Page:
HIBBING — Customer service is the name of the game for Barr Engineering, an engineering and consulting firm with strong ties to Minnesota including an extremely successful branch in Hibbing.
Lisa Klaphake, senior communications specialist at the Hibbing office, said the personal touch offered by the local branch’s 78 full-and part-time employees and interns is the key to Barr’s success and longevity on the Iron Range
We are appreciative of the trust our mining clients have placed in us, and we’re looking forward to our futures together,” added Senior Civil Engineer Jon Minne.
Barr Engineering had established a solid history in Minnesota and nationally before taking up residency in Hibbing in the mid-1990s.
The company can trace its roots to the early 1950s when Doug Barr first contacted Adolph Meyer, a renowned hydraulic engineer, about the prospect of work in Minnesota.
According to a history posted on the firm’s web site, working with Meyer, Doug’s early projects involved hydraulic engineering and hydrology.
One of those was the Nebraska Mid-State Irrigation Project, which involved designing 23 reservoirs, four hydropower plants, flood-control channels and dams, and irrigation delivery systems for a 500,000-acre area.
Other early projects were at sites where Barr continues to work today and for clients with whom we have worked for decades.
By 1960, Doug Barr was established as a one-person firm and ready to take on his first employee, John Dickson, who stayed until his retirement in 1997. These early years saw continued growth of Barr’s business with mining clients on northern Minnesota’s Iron Range, as well as expansion of our services in the areas of structural and geotechnical engineering.
Barr’s growth led to its incorporation as an employee-owned firm in May 1966. Officially named Barr Engineering Co., it had 16 employees. Several are still with Barr, including senior engineer Len Kremer and Al Gebhard, who succeeded Doug Barr as the company’s president in 1985 and served until 1999.
Doug Connell was named Barr’s president and CEO in 2000, and John Lee became Barr’s current president and CEO in 2013.
Today Barr engineering provides engineering and environmental consulting services to clients across the Midwest, throughout the Americas, and around the world.
The company boasts 750 engineers, scientists, and technical specialists that can “help clients develop, manage, process, and restore natural resources.”
The firm is headquartered in Minneapolis, but has offices in Duluth and Hibbing; Ann Arbor and Grand Rapids, Michigan; Jefferson City, Missouri; Bismarck, North Dakota; and Salt Lake City, Utah.
Klaphake said Barr established a presence on Minnesota’s Iron Range in 1994 by acquiring A. W. Mathews Engineering Co., a fixture in Hibbing since 1952.
“The mechanical, structural, civil, metallurgical, and electrical engineers of AWMECO brought to Barr expertise in areas such as the design of bulk-materials handling and processing systems, emissions-control systems, and taconite pellet plants – and a solid reputation with clients on the Iron Range for excellence and service,” she said.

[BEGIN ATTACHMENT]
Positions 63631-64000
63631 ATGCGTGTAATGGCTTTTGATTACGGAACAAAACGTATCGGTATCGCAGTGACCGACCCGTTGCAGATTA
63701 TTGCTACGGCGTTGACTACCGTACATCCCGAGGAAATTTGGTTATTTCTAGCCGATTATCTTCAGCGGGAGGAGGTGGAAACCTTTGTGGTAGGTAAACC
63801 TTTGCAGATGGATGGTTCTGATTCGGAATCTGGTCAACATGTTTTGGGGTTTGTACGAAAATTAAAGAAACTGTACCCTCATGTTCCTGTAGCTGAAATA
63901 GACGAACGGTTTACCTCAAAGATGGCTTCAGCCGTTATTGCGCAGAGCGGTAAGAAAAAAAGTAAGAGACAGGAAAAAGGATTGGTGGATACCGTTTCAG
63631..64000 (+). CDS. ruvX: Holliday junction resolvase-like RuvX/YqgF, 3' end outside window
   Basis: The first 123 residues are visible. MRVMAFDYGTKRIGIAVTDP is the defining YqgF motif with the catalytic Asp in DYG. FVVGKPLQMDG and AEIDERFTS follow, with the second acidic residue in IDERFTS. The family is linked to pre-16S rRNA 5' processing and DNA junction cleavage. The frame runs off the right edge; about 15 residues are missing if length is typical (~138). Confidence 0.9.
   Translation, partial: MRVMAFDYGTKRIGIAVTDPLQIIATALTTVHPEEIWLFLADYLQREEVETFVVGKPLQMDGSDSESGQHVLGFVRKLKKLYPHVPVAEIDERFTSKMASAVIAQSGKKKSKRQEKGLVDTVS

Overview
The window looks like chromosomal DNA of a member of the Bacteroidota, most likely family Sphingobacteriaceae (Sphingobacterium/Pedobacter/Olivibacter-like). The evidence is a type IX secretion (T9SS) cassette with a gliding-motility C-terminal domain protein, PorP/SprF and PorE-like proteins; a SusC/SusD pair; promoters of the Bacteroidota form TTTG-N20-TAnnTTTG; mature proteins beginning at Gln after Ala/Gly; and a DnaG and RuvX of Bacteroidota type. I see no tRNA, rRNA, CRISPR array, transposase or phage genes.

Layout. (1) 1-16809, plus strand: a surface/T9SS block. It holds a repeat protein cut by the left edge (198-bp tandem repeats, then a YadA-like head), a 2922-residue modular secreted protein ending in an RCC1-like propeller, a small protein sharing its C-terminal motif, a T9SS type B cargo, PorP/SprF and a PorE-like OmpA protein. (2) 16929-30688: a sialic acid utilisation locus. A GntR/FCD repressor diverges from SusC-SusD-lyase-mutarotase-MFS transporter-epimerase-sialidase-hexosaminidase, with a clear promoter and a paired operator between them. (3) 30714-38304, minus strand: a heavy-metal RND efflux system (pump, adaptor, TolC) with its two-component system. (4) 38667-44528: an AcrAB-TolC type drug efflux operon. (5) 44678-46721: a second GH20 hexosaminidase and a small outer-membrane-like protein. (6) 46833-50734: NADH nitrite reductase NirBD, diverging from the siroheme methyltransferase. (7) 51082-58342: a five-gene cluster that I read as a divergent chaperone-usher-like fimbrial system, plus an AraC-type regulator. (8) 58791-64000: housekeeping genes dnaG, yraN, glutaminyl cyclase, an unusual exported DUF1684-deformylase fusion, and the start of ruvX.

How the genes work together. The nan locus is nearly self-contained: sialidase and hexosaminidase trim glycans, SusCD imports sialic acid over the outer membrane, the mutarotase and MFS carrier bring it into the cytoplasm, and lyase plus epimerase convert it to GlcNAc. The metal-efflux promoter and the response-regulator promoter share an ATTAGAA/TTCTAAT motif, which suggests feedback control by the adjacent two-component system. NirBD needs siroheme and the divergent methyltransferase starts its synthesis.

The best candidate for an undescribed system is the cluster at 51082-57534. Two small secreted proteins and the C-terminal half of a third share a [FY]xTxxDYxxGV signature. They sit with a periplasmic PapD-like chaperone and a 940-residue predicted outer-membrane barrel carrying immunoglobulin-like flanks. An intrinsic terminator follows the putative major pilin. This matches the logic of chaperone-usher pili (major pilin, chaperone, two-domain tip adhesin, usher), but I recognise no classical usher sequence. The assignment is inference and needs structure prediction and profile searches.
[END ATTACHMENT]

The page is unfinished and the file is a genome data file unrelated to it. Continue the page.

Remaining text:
According to Klaphake, the company offers integrated engineering and environmental services to help clients develop, manage, process, and restore natural resources, including assessment and remediation services for managing contaminated sites; environmental management services for complying with applicable regulations; engineering and design services for development of new concepts, design and construction of new facilities, and modifications to existing facilities; and water resources services for management, protection, and restoration.
“Barr’s project teams work with clients in industries such as mining, power, refining, and manufacturing, as well as with attorneys, government agencies, natural-resource-management organizations and others with complex problems,” she said. “Over the years, Barr has provided engineering and environmental services to every mining operation in Minnesota and many other ferrous and non-ferrous operations across the U.S. and Canada and around the world.”
Klaphake said Barr offers clients a single source for the full range of technical and regulatory services needed to take mining projects from conceptual studies and environmental assessments through facility design, construction, operations, and closure.
“We can help assess process, operations, and systems challenges; explore options for economical solutions; and identify improvements based on current requirements and future needs,” Klaphake said.
Some recent projects Barr has worked on for ferrous and nonferrous clients include engineering design of in-pit crushing systems, facility rebuilds, re-capitalizing old infrastructure at crushing/screening mineral processing facilities, dust collection system upgrades, and process improvements as well as tailings basin management and environmental permitting support.
And officials at the firm believe the future looks very bright for the mining industry.
“With advances in technology to extract taconite from lower-grade ore, we expect the mines on the Iron Range to continue to thrive for a long time,” Klaphake said. “The need for engineering services to retrofit the new equipment into existing facilities should provide ample work for Barr and other firms, as well as work related to maintaining and updating aging facilities and infrastructure, updating facilities for greater efficiency, and meeting increasingly stringent environmental standards.”